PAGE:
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Harvey
a Comedy
CATEGORY : COMEDY
by Mary Chase

COMPANY : The Underground Theatre [WEBSITE]
VENUE : Unitarian Universalist Congregation of Atlanta
ID# 4562

SHOWING : March 20, 2014 - March 29, 2014

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PRODUCTION DESCRIPTION

Wrapping up its 44th and final season, The Underground Theatre presents the Pulitzer Prize-winning comedy "Harvey" by Mary Chase, about a charming eccentric who claims a tall, invisible white rabbit as his best friend. Elwood P. Dowd is dapper, cheerful and kind to everyone he meets, but this rabbit can be embarrassing! Is Elwood crazy? His sister thinks so, and so does her daughter. But the folks at Chumley’s Rest, the esteemed psychiatric institute, have other ideas ...


CAST & CREW LIST
Director Dante Santacroce
Judge Gaffney Lee Cook
Dr. Chumley Richard Dillon
Veta Louise Simmons Ann Mitchell
Betty Chumley Betsy Rivard
E.J. Lofgren David Spierman
Ethel Chauvenet Jackie Spierman
Mr. Wilson Allen Stone
Nurse Kelly Dana Taylor
Dr. Sanderson Daniel Van Heil
Myrtle Mae Kassi Williams
Elwood P. Dowd Bob Winstead
Click to Submit Cast & Crew Info for this production
REVIEWS

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Shapeless
by playgoer
Saturday, March 29, 2014
3.0
Mary Chase’s "Harvey" is a sure-fire crowd-pleaser. The characters can all be memorable, and the story mixes humor and sentiment into a pleasing whole. The success of any production of "Harvey" depends on how well the director and actors let the story come through. In the case of Underground Theatre’s production, the story is given a few roadblocks.

Blocking is a large part of the problem. The performing space is surrounded on three sides by audience, so any downstage action presents actors’ backs to large parts of the audience. Dante Santacroce’s blocking doesn’t vary actors’ positions enough to keep sightlines clear and to make sure actors’ faces are visible to the majority of the audience at least part of the time during crucial scenes. The clutter of bodies is particularly noticeable in the last scene of the play, when most of the cast are onstage at once.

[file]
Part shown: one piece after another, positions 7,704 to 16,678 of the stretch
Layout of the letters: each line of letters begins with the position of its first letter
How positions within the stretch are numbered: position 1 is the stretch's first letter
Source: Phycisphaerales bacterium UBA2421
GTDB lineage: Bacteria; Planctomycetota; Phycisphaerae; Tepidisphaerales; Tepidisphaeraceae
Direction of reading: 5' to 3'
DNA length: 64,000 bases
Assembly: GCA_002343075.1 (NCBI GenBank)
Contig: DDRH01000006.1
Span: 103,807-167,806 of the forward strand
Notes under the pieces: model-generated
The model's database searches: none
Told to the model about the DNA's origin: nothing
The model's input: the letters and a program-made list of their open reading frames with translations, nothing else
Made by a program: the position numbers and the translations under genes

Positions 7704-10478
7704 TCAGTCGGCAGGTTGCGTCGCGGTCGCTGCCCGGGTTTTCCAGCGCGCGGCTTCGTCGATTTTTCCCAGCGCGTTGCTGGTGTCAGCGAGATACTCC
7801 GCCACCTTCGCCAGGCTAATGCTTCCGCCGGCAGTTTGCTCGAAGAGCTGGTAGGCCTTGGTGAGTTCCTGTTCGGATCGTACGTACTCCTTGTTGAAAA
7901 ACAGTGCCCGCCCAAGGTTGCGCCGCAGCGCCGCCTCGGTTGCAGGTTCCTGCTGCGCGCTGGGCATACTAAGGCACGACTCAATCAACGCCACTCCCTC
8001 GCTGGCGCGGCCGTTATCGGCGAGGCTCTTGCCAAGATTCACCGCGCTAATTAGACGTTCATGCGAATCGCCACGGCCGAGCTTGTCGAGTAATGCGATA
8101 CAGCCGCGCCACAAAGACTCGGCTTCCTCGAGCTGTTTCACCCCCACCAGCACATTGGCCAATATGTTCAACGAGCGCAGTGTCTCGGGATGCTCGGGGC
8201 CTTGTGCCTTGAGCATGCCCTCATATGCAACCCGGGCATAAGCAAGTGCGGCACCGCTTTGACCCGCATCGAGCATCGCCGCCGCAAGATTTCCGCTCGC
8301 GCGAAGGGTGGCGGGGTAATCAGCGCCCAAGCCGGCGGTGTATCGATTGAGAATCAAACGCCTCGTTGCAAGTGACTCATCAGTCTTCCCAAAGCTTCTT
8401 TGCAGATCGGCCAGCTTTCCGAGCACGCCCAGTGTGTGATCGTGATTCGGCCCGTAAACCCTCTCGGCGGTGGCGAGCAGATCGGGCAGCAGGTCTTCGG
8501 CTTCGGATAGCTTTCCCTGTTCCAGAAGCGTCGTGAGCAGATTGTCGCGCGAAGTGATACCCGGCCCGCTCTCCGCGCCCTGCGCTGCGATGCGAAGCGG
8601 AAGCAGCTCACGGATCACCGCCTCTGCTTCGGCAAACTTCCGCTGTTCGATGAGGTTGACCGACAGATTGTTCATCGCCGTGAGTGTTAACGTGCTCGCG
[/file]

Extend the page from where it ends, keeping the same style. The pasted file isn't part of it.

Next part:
Casting follows the age-old community theatre practice of putting strong performers in the leading roles and filling out the cast with less successful performers, letting all the actors determine their own reactions to the onstage actions and dialogue of the others. This gives a shapeless feel to the evening. There are several good supporting performances, but most would have benefited from more directorial input to clarify reactions. Even the locale of the show is left in question, with one local character having a New Yawk accent, another presumably local character having a pronounced Southern accent, and others with no discernible accent.

There were several line bobbles in the performance I saw, which hampered the onward flow of the show. There were also line jumbles, primarily caused by Richard Dillon, Jr. jumping cues as Dr. Chumley, with his hurried speech lacking distinct diction. The tug-of-war in pacing with leisurely Bob Winstead as Elwood P. Dowd added to the shapelessness of the whole.

There were also a couple of added "bits" that didn’t work for me. Elwood dialed six digits to reach Chumley’s Rest on the telephone (with "one more" heard from an audience member behind me), then dialed additional groups of numbers before talking, without depressing the hook switch in between to start over. Huh? This was followed by Elwood folding a piece of brown paper repeatedly, with no apparent purpose, until finally it was small enough to slip in his pocket. The twine that had bound the brown paper-wrapped parcel, on the other hand, had been obviously placed in a lower desk drawer of a piece of furniture that was disguised at the time as a table. Placing the twine in his pocket would have given automatic motivation for folding the paper. Without motivation, the paper folding was a pointless "bit." Moments like these make it seem that the actor was let loose in the role, with little directorial oversight.

Rick Hammett’s lighting is good, given the limited technical capabilities of the intimate space, although the effect of invisible Harvey walking into a room is too delayed to get the reaction it should. Live sound is terrific, with footsteps upstairs truly being experienced, Canned sound isn’t as successful, with phone cues not always stopping in true concert with actors’ actions of lifting the receiver.

Costumes, uncredited in the program, work very well for all characters. It seemed odd to me, though, that Elwood P. Dowd rarely removed his hat. With his ever-present hat and cigar indoors, it was hard to believe he would be considered gentlemanly in the time period of the play.

"Harvey" is the final production for Underground Theatre. As is too often the case, a company is folding with the departure of its longtime sole director. I wish "Harvey" were a better send-off, but audiences seem to be eating it up. You can’t go too far wrong with a classic comedy. [POST A COMMENT REGARDING THIS REVIEW]


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